Second, the question of why I wrote the post in the first place.  Contrary to Steve Bloom’s comment (whose comments were generally quite good), there was no unintended irony in my posting a complaint about IPCC communication that would become fodder for the climategate crowd.  When I received that letter, I read the first two paragraphs congratulating me on my appointment to the IPCC and though “how nice”, and then my stomach dropped when I read the third paragraph (the focus of my post).  If there is one truism about e-mail, once you hit “send”, it is out there for everyone to see.  I knew immediately that it was only a matter of time until this letter, and its poorly-worded paragraph, was in the hands of people who already mistrusted the IPCC, to be used as yet another attack on the process.  In my mind, it came down to this – should the complaint come from someone with credibility in the global change community, who clearly wants the IPCC to succeed, and who can frame the complaint around the idea of failed communication strategies (which is really what is at issue here), or should I wait until someone with the opposite agenda unloaded on the entire process?  I believe I made the right choice.

Third, I think it is important to note that by the time Mickey Glantz posted my comments on his blog (which is great reading) and forwarded my post to Andy Revkin at Dot Earth, Revkin already had a copy of the letter.  In other words, Mickey and I were not the only ones concerned with this paragraph – we’re just the ones who allowed ourselves to be named.  I believe that by jumping in, Mickey and I helped shape the discussion of this paragraph, and moved it down a productive path toward a discussion of how we interact with the media and the general public.  It is of some interest to note that by mid-day Saturday, all of the IPCC WG II members had been e-mailed a guide to interacting with media (Revkin posted a copy on his site).  The guide is pretty polished – in other words, they had this ready, but had not yet circulated it.  I cannot say that this little firestorm caused the secretariat to send this out, but its existence actually supports my complaint – the organization actually has very reasonable public outreach guidelines in place that do nothing to curtail our freedom to interact with the media or the public.  But the letter made it seem like things were quite the contrary.

Hopefully this is clarifying.  Or entertaining.  Or something in between.  Please resume your regularly scheduled websurfing.

So, as I have mentioned in my first post, I am part of Working Group II of the 5th Assessment Report (AR5) of the Intergovernmental Panel on Climate Change (IPCC). As some of you might know, Working Group II of the previous Assessment Report (AR4) was the one that caught a lot of flak for problematic conclusions and references regarding Himalayan Glacier melt and whatnot. On one hand, these were stupid errors that should have been corrected in the review process (which will be part of my job in AR5).  On the other, they really did not affect the overall conclusions or quality of the report – they just gave those who continue to have an issue with the idea of climate change an opening to attack the report.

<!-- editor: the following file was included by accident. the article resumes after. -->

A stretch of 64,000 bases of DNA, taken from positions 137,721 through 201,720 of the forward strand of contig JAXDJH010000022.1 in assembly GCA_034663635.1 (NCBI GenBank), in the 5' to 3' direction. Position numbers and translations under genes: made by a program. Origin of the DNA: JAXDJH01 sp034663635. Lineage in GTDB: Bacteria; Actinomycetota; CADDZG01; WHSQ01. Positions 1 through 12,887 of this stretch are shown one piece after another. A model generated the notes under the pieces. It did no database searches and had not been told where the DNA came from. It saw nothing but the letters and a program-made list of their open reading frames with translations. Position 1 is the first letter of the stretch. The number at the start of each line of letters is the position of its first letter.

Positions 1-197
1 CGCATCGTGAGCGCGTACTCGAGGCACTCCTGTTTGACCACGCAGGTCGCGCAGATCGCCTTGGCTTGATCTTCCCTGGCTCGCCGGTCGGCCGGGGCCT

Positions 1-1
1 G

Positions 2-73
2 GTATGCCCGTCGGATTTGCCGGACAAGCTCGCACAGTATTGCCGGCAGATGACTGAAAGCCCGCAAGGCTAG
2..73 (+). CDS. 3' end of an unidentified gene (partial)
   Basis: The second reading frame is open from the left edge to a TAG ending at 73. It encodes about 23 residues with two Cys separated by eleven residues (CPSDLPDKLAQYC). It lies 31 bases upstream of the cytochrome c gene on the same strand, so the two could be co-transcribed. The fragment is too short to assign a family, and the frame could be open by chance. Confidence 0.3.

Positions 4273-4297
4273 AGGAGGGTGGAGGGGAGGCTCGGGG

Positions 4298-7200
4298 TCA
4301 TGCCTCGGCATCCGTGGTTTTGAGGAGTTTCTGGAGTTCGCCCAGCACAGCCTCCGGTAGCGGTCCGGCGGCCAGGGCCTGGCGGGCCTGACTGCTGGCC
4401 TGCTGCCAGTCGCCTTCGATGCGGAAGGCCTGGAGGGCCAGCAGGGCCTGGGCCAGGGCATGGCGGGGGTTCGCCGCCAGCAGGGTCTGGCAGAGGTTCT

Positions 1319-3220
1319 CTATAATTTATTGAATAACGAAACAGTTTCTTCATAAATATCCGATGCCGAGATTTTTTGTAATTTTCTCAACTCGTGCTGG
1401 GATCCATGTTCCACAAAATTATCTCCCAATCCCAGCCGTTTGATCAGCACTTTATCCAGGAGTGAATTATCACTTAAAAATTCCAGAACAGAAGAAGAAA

Part of the problem for the IPCC is a perceived lack of openness – that something is going on behind closed doors that cannot be trusted.  This, in the end, was at the heart of the “climategate” circus – a recent report has exonerated all of the scientists implicated, but some people still believe that there is something sinister going on.

There is an easy solution to this – complete openness.  I’ve worked on global assessments before, and the science is sound.  I’ve been quite critical of the way in which one of the reports was framed (download “Applying DPSIR to Sustainable Development” here), but the science is solid and the conclusions are more refined than ever.  Showing people how this process works, and what we do exactly, would go a long way toward getting everyone on the same page with regard to global environmental change, and how we might best address it.

So I was dismayed this morning to receive a letter, quite formally titled “Letter No.7004-10/IPCC/AR5 from Dr Pachauri, Chaiman of the IPCC”, that might set such transparency back.  While the majority of the letter is a very nice congratulations on being selected as part of the IPCC, the third paragraph is completely misguided:

“I would also like to emphasize that enhanced media interest in the work of the IPCC would probably subject you to queries about your work and the IPCC. My sincere advice would be that you keep a distance from the media and should any questions be asked about the Working Group with which you are associated, please direct such media questions to the Co-chairs of your Working Group and for any questions regarding the IPCC to the secretariat of the IPCC.”

This “bunker mentality” will do nothing for the public image of the IPCC.  The members of my working group are among the finest minds in the world.  We are capable of speaking to the press about what we do without the help of minders or gatekeepers. I hope my colleagues feel the same way, and the IPCC sees the light . . .

UPDATE (16 July 2010):

The members of the IPCC AR5 received a letter from Dr. Pachauri today.  In it, he made clear the position of the IPCC with regard to media communications.  I find this letter articulate, clear and eminently reasonable – everything the original letter was not.  To quote Dr. Pachauri

“In my letter, I cautioned you to “keep a distance from the media” if asked about your work for the IPCC. This was a poor choice of words on my part and not reflective of IPCC policy. My only intent was to advise new authors not to speak “on behalf of the IPCC” because we are an inter-governmental body consisting of 194 states.

I want to reassure everyone the IPCC is a transparent organization. At a time when the work of climate scientists is undergoing intense scrutiny, it is essential that we promote clear and open communication with the media and the public.

While the media have at times been critical of the IPCC, I have a profound respect for their responsibility to inform the public about our activities. A free flow of information is a fundamental component of our commitment to transparency.”

I believe this puts to rest the idea that the letter was meant to muzzle the members of AR5.  As I argued, the original letter was poorly worded and thought through, not nefarious.  However, I am still a bit concerned about another part of the letter:

“Last weekend, a guide entitled “Background & Tips for Responding to the Media” was circulated to several hundred Working Group II authors. This document was produced to help scientists communicate effectively with journalists. However, I was unaware of its distribution.”

At some point, you do have to ask who is driving this bus.  The PR situation at IPCC is clearly uncoordinated and still pretty amateurish.  At least they are trying, though.  That gives me hope for the process . . .